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COVID-19: Central Texas is nowhere near herd immunity as pace of vaccination slows

Published: May. 4, 2021 at 7:11 PM CDT|Updated: May. 5, 2021 at 12:55 PM CDT
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(KWTX) – Health experts are beginning to concede that herd immunity may be unachievable here and around the U.S. unless substantially more people get vaccinated against COVID-19.

“What that means for us is that there is a higher probability of more new variants emerging that could be problematic. There is also a higher probability of further outbreaks,” Bell County Health District Director Dr. Amanda Robison-Chadwell said Tuesday.

“Those who are generally concerned about COVID-19 infection will need to take extra care to include social distancing, masking, and strict adherence to hand hygiene,” she said.

“We may see COVID-19 infections in the community coming in waves.”

“I expect that those who have not been vaccinated will be discouraged from participating in large gatherings,” she said.

“I do expect that CDC mask recommendations to stick around for some time.”

About 70% of the population must be fully vaccinated to achieve herd immunity.

But percentage of fully vaccinated residents 80 and older remains below 60% in all 16 of the Central Texas counties KWTX is monitoring, and the percentage of fully vaccinated residents 65 to 79 is below 60% in all but three of the 16 counties.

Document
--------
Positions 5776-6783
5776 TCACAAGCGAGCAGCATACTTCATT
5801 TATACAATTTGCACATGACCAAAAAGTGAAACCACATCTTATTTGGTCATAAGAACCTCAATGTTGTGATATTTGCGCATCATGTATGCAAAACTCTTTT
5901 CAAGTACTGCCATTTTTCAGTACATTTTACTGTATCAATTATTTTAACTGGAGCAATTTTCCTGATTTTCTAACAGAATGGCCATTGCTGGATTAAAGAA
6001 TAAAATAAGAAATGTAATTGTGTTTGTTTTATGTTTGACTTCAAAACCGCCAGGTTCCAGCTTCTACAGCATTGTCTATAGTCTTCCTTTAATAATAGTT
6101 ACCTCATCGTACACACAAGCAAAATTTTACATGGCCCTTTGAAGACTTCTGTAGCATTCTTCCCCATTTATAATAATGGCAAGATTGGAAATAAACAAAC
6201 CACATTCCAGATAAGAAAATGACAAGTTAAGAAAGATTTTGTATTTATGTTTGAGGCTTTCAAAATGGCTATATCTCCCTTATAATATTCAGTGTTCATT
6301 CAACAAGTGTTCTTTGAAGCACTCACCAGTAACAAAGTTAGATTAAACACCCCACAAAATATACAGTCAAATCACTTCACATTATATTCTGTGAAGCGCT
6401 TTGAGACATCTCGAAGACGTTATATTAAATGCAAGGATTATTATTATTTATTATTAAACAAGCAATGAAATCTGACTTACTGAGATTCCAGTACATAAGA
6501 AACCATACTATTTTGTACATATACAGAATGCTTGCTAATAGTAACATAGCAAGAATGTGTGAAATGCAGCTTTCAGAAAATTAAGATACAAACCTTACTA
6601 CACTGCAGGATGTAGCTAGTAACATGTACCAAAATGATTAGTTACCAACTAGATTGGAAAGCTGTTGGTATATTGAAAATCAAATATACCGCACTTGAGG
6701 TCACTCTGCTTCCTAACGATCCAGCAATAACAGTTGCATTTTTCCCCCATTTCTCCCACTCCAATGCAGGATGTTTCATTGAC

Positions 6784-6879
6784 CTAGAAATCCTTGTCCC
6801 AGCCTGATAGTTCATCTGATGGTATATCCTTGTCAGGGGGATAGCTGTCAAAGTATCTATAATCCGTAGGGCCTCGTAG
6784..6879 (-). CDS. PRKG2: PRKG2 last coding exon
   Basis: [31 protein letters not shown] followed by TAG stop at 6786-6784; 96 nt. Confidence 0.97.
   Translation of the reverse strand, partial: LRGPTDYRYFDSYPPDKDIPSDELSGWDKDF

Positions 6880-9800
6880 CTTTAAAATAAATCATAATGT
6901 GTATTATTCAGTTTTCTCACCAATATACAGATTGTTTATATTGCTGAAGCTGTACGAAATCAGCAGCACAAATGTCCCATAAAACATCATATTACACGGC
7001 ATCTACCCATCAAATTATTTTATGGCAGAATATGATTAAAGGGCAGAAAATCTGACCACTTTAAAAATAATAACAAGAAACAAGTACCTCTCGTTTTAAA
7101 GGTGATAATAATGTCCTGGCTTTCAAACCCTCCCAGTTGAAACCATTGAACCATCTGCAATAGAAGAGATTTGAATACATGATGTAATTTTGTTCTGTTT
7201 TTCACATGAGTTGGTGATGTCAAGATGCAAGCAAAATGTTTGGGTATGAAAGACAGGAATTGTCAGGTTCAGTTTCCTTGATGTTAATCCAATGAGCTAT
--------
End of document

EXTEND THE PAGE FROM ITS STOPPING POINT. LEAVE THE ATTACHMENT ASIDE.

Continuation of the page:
According to Department of State Health Services data, 63.6% of Hamilton County residents from 65 to 79, 62.1% of McLennan County residents 65 to 79 and 62.4% of Navarro County residents 65 to 79 are fully vaccinated.

Just more than 53% of residents 80 and older in the 16 counties are fully vaccinated; about 56% of residents 65 to 79 are fully vaccinated; 34% of residents 50 to 64 are fully vaccinated, and only 13% of residents 16 to 49 fully vaccinated.

Vaccine supplies are plentiful.

But the demand for the vaccine is flagging.

“It was very surprising,” Bell County spokesman James Stafford said.

“It went from one day having people driving to Bell County from Abilene to, in a few days, talking to people who weren’t really interested in driving across town,” he said.

County health officials are trying to come up with strategies to get the unvaccinated vaccinated.

“We have about 20 trained ambassadors right now that can answer commonly asked questions about the COVID-19 vaccine,” Waco-McLennan County Health District Director LaShonda Malrey-Horne said.

“We want to try to work with local barbers and hair stylists so they understand how safe this vaccine is so they can pass it on,” she said.

COUNTY% FULL 16-49% FULL 50-64% FULL 65-69% FULL 80+
BELL0.1106640.2902510.5257040.522138
BOSQUE0.1454630.3762350.5582750.561082
CORYELL0.0736160.285590.5143350.578014
FALLS0.0964320.3069160.495830.455314
FREESTONE0.0694760.2594060.4412540.445135
HAMILTON0.1665010.4254810.6364240.581761
HILL0.1109390.3419260.5479080.54456
LAMPASAS0.1133750.2811440.5070850.476617
LEON0.0984060.3059790.5092650.523279
LIMESTONE0.1065290.2915120.4764020.455056
MCLENNAN0.1861750.4114520.621290.561572
MILAM0.1235240.3517440.5907580.534639
MILLS0.1326660.3178220.4980990.554945
NAVARRO0.1625120.4203920.6241180.541667
ROBERTSON0.1247580.3731830.5877090.495838
SAN SABA0.059470.2469940.4751170.345
CENTRAL TEXAS0.1300210.3389860.5570920.531892

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